Tips for improving your business communication with Netiquette

By Brad Revell, Toastmasters International

We have made a significant transition to online communication in business. However, we have been used to communicating face to face throughout human history, so our brains still need to adapt to this new way of working.

With that in mind let me share some ideas that will take your online communication to the next level of clarity and efficiency.

The starting point

I recommend using these 10 general rules of netiquette.

  1. Include an agenda when scheduling meetings; always. This allows participants to prepare in advance.
  2. Agree on actions at the end of each meeting.
  3. Send through notes and actions to meeting participants in the following format: Who does what by when.
  4. Respond promptly to online communications. For Instant Messaging (e.g. SMS, iMessage, WhatsApp, Slack, Teams etc.) respond within the day. For Email, within 24 hours. If you need more time, send a quick note letting the sender know you will be delayed and when you’ll respond fully.
  5. Ask permission before adding someone to a group or channel etc.
  6. The meetings host should orchestrate short, relevant introductions.
  7. Cameras on and mute always at the ready. Use a global shortcut to turn your mute function on and off (i.e. MicDrop)
  8. Look directly at the camera when speaking during a meeting. It’s a tough habit to establish however the rapport you’ll build is compelling.
  9. Schedule meetings ideally for 30 minutes. If you need more time, schedule 45 or 55 minutes. 
  10. Always use the in-line reply function versus a generic reply to provide context (a good Wikipedia article on the topic for email is here). Point your responses to a particular person if applicable using the @<RECEIPIENT> approach.

TO vs. CC vs. BCC

Email is here to stay. We can help each other reduce our email inbox by making the most of the difference between TO, CC and BCC. For example:

‘TO’ should be for the primary recipients who need to read and action your email. And ‘CC’ for the secondary recipients who should be aware of the email though no action is required from them.

I move people from TO/CC to BCC as a powerful signal to reduce email SPAM. This approach requires clear communication to everyone on that email. Therefore, before sending a “reply to all” response, I move all the redundant recipients from TO/CC to BCC and communicate that change accordingly. That way BCC recipients won’t continue to be spammed with “reply to all” emails that are not relevant to them anymore.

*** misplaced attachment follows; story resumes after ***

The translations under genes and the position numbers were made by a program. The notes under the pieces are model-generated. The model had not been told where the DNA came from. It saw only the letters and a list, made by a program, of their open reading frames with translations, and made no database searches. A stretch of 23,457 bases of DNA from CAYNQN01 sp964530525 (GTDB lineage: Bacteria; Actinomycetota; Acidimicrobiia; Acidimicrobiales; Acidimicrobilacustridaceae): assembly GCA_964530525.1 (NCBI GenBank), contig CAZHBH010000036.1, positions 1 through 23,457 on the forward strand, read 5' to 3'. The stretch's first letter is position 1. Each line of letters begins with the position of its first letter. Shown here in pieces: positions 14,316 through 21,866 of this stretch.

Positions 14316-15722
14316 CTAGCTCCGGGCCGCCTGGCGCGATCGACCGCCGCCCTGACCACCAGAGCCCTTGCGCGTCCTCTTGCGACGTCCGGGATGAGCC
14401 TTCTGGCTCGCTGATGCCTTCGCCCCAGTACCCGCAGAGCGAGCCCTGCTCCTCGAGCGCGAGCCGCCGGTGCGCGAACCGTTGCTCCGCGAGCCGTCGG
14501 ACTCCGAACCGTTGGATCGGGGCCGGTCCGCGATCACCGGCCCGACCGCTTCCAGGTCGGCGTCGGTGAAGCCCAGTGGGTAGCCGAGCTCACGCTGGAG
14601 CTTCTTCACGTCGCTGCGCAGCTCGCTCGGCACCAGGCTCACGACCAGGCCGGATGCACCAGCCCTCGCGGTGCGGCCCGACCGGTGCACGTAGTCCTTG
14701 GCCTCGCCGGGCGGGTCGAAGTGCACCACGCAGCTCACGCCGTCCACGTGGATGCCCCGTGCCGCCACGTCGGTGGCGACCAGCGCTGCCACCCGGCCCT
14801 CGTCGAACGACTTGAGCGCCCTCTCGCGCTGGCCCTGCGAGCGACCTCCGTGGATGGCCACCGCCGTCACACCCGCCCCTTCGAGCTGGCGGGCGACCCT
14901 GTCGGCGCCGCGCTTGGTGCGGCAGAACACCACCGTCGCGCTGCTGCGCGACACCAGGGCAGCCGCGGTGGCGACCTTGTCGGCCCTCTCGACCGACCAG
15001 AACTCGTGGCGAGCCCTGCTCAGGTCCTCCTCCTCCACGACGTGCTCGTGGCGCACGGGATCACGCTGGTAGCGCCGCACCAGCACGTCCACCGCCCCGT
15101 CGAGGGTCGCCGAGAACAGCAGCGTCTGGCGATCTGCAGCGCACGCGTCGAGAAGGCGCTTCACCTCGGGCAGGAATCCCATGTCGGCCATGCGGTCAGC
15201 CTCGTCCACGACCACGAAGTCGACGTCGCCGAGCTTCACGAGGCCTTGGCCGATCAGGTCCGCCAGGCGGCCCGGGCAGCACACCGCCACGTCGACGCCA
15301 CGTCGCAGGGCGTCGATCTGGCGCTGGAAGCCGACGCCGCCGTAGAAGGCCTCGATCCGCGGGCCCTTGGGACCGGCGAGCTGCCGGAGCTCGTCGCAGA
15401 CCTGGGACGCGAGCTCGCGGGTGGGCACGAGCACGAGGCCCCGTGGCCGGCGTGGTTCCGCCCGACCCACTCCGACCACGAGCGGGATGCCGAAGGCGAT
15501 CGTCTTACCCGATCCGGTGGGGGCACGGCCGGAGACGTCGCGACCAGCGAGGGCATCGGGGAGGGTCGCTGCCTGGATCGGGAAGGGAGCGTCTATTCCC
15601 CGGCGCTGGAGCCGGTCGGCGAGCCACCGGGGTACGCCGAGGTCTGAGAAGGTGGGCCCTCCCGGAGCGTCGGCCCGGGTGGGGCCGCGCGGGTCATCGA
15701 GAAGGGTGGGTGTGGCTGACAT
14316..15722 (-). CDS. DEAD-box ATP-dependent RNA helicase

You should always re-categorise email recipients with every reply you send. For example, if you need someone to action a point then move them from CC to the TO field. This saves time for everybody.

The last aspects to note with BCC is its use for privacy and GDPR related communications. If you’re sending a mail-out email, use BCC.

You can reduce your emails by 50%

This is a bold statement, so let me explain! I encourage you to anticipate the response of the recipients in the TO field. Said differently you can potentially reduce sending two emails to just one by asking an anticipatory question. Here’s an example:

Original Approach:

Email 1 (Sender): Hi, can you meet up for a meeting next week to discuss Project A?

Email 2 (Responder): Yes, I can meet next week to discuss Project A. When are you thinking of meeting?

Email 3 (Original Sender): Great, how about Monday at 2pm for 20 minutes?

Email 4 (Original Responder): Sure, let’s do that time. Please send a meeting request for us to connect.

Email 5 (Original Sender): No problem, it’s on its way.

That’s 5 emails to agree on a meeting to discuss Project A. Is there a better way? Using the words “If so” or “if not” are powerful ways of reducing email by at least 50%.

Here is the above example revised using this technique….

Revised Approach:

Email 1 (Sender): Hi, can you meet up for a meeting next week to discuss Project A? If so, can you meet on Monday at 2pm for 20 minutes? Let me know and I’ll schedule a meeting. Email 2 (Responder): Sure, I’m available on Monday and can do 2pm. Looking forward to receiving the meeting request.

The revised approach halved the emails required as the sender is writing the email anticipating the response.

By putting these ideas into action your online business communications will be enhanced and you’ll save a significant amount of time.

ABOUT THE AUTHOR

Brad Revell is a member of Toastmasters International, a not-for-profit organisation that has provided communication and leadership skills since 1924 through a worldwide network of clubs. There are more than 400 clubs and 10,000 members in the UK and Ireland. Members follow a structured educational programme to gain skills and confidence in public and impromptu speaking, chairing meetings and time management. To find your nearest club, visit www.toastmasters.org

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